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T4 Study Guides
Version T4 Aug/Nov2012

Copyright 2012 Unless given permission do not copy any part of this document, electronically share, distribute or use for tutorial purposes.


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T4 Study Guide Number 5 of 5 Lessons for the T4 part (b) - 10 easy marks

5.0 Introduction
The purpose of this brief CSA guide is to offer you key learning and points of observation in order to assist your understanding of part (b) in the T4 exam. It draws together extracts from the examiners post exam reports as well as our own exclusive post exam feedback. Part (b) is an additional requirement that was first introduced in the March/May2010 T4 exam - it offered candidates an easy opportunity to gain 10-marks. However, the feedback and post exam reports suggest these 10-marks are just as easy to lose. In the post exam reports for recent exams, the examiner noted: the general level of communication [for part (b)] was not strong and therefore disappointing. Dont make the same mistakes that were evident in the previous T4 exams! Take time to learn from those that sat the T4 exam before you: Step 1 - Understand what the examiner is looking for and how marks are allocated Step 2 - Understand the requirement and aim to address a single [balanced] issue Step 3 - Dedicate enough time to this 10-mark requirement Step 4 - Think about the communication and identify a clear recommendation Step 5 - Understand the top reasons for failure


5.1 Understand what the examiner is looking for and how marks are allocated
The purpose of part (b) is to test your professional communication skills. The examiner is looking to test the candidates ability to communicate in a competent professional way their analysis, findings and financial implications relating to a particular issue contained in the unseen material (May10). That is all the examiner is aiming to test - your ability to effectively communicate. Marks are awarded on the strength of your communication. For example, there are marks available for: commentary on the strategic importance of an issue; and the inclusion of relevant financial or numerical information where appropriate; and the benefits and disadvantages of a particular course of action; and 2/4 Copyright 2012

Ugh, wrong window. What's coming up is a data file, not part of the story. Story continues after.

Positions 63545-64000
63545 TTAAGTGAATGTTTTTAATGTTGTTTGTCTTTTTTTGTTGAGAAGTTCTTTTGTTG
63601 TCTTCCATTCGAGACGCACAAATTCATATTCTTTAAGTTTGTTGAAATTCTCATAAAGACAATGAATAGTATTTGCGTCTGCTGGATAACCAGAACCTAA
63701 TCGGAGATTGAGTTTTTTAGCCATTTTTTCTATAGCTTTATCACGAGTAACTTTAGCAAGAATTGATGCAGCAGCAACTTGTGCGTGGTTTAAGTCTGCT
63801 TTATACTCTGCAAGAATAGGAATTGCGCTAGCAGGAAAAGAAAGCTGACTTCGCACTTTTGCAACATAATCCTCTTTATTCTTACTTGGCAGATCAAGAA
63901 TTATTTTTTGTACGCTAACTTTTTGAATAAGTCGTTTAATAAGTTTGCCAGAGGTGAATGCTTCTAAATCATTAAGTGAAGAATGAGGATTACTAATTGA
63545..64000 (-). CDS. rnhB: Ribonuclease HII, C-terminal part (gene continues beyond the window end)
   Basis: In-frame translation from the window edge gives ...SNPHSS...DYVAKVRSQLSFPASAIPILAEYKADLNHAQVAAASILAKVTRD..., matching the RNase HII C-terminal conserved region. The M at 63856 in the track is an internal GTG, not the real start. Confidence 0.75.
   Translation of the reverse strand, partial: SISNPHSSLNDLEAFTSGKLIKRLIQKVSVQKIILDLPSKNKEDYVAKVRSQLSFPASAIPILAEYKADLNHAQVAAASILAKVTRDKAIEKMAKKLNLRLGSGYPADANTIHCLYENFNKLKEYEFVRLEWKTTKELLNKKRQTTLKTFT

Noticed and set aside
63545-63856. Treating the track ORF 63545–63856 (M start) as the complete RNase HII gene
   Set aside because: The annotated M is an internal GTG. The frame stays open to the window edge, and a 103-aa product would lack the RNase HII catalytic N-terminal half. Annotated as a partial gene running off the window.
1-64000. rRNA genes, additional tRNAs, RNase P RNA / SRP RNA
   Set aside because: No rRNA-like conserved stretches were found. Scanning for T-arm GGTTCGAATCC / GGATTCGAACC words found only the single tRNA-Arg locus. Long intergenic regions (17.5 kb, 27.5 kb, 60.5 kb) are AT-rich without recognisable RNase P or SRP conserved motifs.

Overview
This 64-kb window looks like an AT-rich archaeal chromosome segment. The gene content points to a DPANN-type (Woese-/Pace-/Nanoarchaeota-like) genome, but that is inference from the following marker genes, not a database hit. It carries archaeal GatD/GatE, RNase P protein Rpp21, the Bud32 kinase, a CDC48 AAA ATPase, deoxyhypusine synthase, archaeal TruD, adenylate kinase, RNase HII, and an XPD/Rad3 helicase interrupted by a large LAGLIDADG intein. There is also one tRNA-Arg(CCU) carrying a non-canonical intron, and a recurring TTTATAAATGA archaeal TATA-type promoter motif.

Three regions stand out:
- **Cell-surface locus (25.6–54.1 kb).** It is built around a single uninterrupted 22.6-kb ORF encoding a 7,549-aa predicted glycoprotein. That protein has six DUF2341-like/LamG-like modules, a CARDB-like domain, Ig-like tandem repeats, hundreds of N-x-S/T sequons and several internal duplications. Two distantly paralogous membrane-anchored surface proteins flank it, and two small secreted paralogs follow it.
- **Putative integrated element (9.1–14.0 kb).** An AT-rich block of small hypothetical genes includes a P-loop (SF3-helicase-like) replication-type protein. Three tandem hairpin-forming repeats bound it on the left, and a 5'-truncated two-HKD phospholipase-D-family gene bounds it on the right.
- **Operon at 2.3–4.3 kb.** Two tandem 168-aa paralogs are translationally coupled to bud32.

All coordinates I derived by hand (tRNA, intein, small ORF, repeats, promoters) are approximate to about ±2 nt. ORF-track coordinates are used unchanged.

5.2 Understand the requirement and aim to address a single [balanced] issue
Check the instructions within part (b) of the requirement. The May10 post exam report noted that candidates should also follow the instructions or requirement for part (b), which in this case also asked for the financial implications. This was easily missed! Depending upon the requirement, aim to address a single issue. The March10 post exam report noted that: It is important that candidates grasp that this part relates to one issue only, not all the issues in the case.Some candidatesprepared the answer to (b) as if it related to all the issues in the case. Unless specifically asked, it is best to identify a single major strategic issue and use appropriate numerical information within the communication. Also consider non-financial issues, risks etc. for balance. The requirement sometimes limits your work, such as asking for no more than 10 short sentences. Stick to this! ---------------------------